I have long since learned to view my experiences in the roleplaying hobby as a series of stops on an extended voyage. LARPing is one such stop that I wasn’t certain I’d make. I’m not completely certain if my aversion was born of societal stigma or an atypical dislike of crowded spaces, or (most likely) a combination of these factors and others. Nevertheless, I never really saw myself going to a LARP event or, if I was eventually pressured into attending, really enjoying it. After a weekend at Dystopia Rising and a fair bit of time to digest the experience, I can safely report that I’m hooked. Allow me to share four cool things that helped dispel my preconceived notions, so that they might do the same for you.
1) Characters Are Crazy, Players Are Friendly
Before I made the trip to Eden, the setting for our local Dystopia Rising game, I felt certain that my main problem would lie with the personalities that I’d encounter. Again, I now feel certain that I was simply suffering from “popular stereotype” syndrome. Still, I could not help but carry with me the fear that I would chafe socially with most of the other players throughout the weekend. While it’s true that my character’s life was threatened multiple times (back-to-back in one instance), I never felt that any personal offense was intended. The other players accurately portrayed a bunch of nutters as one might find in the post-apocalypse, but when the costumes came off and the real people emerged, they proved to be an exceedingly friendly and social group. Even in the midst of the action, I never felt like I couldn’t pause the flow to ask for rules clarifications when needed. GMs and assistants were enthusiastic about the game and helpful at all turns, even when my character met his untimely death on the first night. All of this culminated in a near perfect balance of immersion and ease of play.
2) Getting Involved Is Worth The Risks
In most LARPs, death is not the end. At the very least, it can be very difficult to actually bite the bullet. Resurrection spells, bleed out times, and emergency services prevent your character from being lost forever. Dystopia Rising is no different, and as such each Strain (analogous to Races in other games) has its own Infection rating, which serves as a death counter. You typically lose Infection when you die, and when it runs out, you’re finally dead for good. Since death is not usually final, players are encouraged to do the dumb thing sometimes. Whereas in reality you wouldn’t explore the dark woods to find the source of the gurgling sound you just heard, at a LARP, this stupid decision is instead viewed as courageous. If the worst happens, you’ll be back in no time, be it by the helping hand of a friend or a quick trip to the GMs’ cabin. If you don’t act boldly, you won’t get hurt as often but you’ll have far less fun. That gurgling sound could be the start of a huge plot that draws in tons of other players. Sure, that cry for help could be a trap, but it could also be a generous character that just needs a little first aid. In short, you’re better off trying and dying than hiding in your cabin all weekend. Games are meant to be fun, after all!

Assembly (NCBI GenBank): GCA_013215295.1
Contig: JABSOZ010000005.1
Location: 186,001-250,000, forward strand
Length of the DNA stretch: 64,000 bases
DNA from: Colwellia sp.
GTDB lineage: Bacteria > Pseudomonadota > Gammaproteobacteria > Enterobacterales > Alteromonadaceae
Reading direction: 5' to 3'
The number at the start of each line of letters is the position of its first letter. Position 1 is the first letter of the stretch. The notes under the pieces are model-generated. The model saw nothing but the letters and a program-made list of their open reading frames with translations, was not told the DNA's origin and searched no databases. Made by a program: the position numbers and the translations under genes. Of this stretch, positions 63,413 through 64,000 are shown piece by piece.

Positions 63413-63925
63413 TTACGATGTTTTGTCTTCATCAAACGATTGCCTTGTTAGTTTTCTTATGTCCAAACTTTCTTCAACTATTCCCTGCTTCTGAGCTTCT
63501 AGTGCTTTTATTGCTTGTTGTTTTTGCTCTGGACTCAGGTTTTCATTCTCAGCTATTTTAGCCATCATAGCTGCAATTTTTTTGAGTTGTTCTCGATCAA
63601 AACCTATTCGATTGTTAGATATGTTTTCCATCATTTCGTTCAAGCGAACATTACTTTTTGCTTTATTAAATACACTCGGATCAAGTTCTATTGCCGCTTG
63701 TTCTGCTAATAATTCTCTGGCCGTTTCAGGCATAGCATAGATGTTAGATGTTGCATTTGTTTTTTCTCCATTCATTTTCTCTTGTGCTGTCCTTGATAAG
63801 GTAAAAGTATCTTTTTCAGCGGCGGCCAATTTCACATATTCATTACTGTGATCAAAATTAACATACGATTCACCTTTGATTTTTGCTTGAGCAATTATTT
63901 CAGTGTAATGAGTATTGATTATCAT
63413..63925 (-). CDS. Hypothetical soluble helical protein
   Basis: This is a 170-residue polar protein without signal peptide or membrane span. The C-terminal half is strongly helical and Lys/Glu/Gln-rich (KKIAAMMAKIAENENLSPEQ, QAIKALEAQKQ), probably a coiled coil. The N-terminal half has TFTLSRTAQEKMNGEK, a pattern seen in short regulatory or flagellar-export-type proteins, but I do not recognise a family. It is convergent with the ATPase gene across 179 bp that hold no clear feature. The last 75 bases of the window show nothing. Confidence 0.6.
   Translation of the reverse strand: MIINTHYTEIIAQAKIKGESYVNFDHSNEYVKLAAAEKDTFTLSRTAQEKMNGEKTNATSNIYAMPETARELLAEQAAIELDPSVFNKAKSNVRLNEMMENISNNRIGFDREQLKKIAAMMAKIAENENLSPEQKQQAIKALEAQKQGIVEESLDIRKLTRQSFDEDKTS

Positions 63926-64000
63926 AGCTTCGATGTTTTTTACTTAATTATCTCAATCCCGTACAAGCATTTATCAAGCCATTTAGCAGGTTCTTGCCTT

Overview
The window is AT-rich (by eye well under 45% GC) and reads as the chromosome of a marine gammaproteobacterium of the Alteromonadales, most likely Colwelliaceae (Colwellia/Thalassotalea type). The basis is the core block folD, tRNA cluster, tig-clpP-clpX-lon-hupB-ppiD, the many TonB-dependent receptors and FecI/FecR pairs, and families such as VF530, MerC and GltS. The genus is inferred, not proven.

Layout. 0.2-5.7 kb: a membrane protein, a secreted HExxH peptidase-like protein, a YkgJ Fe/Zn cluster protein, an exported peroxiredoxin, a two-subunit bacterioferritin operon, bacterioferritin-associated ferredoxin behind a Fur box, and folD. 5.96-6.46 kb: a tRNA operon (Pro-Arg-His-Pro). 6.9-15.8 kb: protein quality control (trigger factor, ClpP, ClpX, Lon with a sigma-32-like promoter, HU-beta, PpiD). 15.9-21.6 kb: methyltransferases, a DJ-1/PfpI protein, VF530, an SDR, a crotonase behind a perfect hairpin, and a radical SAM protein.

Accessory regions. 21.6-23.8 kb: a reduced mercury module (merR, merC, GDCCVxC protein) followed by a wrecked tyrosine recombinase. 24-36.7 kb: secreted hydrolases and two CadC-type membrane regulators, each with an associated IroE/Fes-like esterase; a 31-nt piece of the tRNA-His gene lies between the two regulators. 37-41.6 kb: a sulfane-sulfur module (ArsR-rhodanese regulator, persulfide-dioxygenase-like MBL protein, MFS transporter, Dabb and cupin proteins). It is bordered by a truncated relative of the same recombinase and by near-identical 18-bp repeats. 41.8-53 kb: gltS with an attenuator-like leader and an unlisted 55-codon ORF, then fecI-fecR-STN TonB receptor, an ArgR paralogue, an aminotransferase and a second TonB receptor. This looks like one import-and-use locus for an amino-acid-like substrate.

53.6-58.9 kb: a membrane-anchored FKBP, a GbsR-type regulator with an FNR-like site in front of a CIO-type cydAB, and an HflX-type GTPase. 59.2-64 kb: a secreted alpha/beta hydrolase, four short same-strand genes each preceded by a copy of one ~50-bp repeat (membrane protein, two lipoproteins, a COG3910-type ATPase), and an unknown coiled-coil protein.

3) Sign Up To Be An NPC
If your game allows it (or requires it), sign up to be an NPC as often as you can during your first few games. While it’s important to get into character and start to grow in that direction, portraying an NPC can help you learn the rules of the game and stretch your creativity a bit. New characters don’t often have a lot of plot going on for them. They’re new, after all, and plots often take several weekends to get moving. When you volunteer as an NPC, you immediately get access to a plethora of plots you’d never otherwise see. You get to try out new costumes, accents, and skills. Sometimes you even get to scare the pants off of other players, especially at overnight LARPs. Dystopia Rising has plenty of pathways to the latter, including zombies that get into bed with you and prevent you from crying out for help while they break your limbs. Talk about terrifying! As an NPC, you get to be the source of that terror and provide the sense of satisfaction that player characters will receive when they finally vanquish you.
4) Check Your Inhibitions At The Gate
While most new LARPers will naturally drop their inhibitions when they enter character, it bears mentioning here: don’t bring your preconceived notions and social hang-ups with you to the LARP. Surrender to the character and retain only the most essential social boundaries. Your character may fall in love, swear vengeance against a hated foe, or get caught up in a fanatical religion. These opportunities could pass you by if you have your guard up. Let the game take control and lose yourself in the rush. It was this feeling of being swept up in the narrative that kept me coming back to the rulebook and the website long after the weekend was over, and it’s most certainly what’s going to get me coming back to the campsite.
A special thanks to the folks at Dystopia Rising, both the players and GMs, for helping to craft such a cool and unique experience for me. I can’t wait to rejoin you, and I hope that this article convinces just one person to take the plunge and give it a try. It’s not for everyone, but you truly won’t know if it’s for you until you give it a chance. Happy LARPing!
David Horwitz is a gamer and freelance writer with an obsession for exploring new forms of leisure. He played Ambrose Lamm, a Baywalker Priest of the Sainthood at Dystopia Rising: Eden, and plans to return as soon as possible. If you’re looking for an inquisitive mind and a deft hand, or just want to chat about gaming, contact him at www.davidhorwitzwrites.com/contact
Pic Reference: http://www.dystopiarisinglarp.com/
I am become death, destroyer of worlds.